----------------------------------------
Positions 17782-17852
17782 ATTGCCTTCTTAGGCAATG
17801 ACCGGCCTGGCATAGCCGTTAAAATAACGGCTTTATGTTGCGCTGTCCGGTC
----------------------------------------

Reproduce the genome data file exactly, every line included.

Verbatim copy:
Positions 17782-17852
17782 ATTGCCTTCTTAGGCAATG
17801 ACCGGCCTGGCATAGCCGTTAAAATAACGGCTTTATGTTGCGCTGTCCGGTC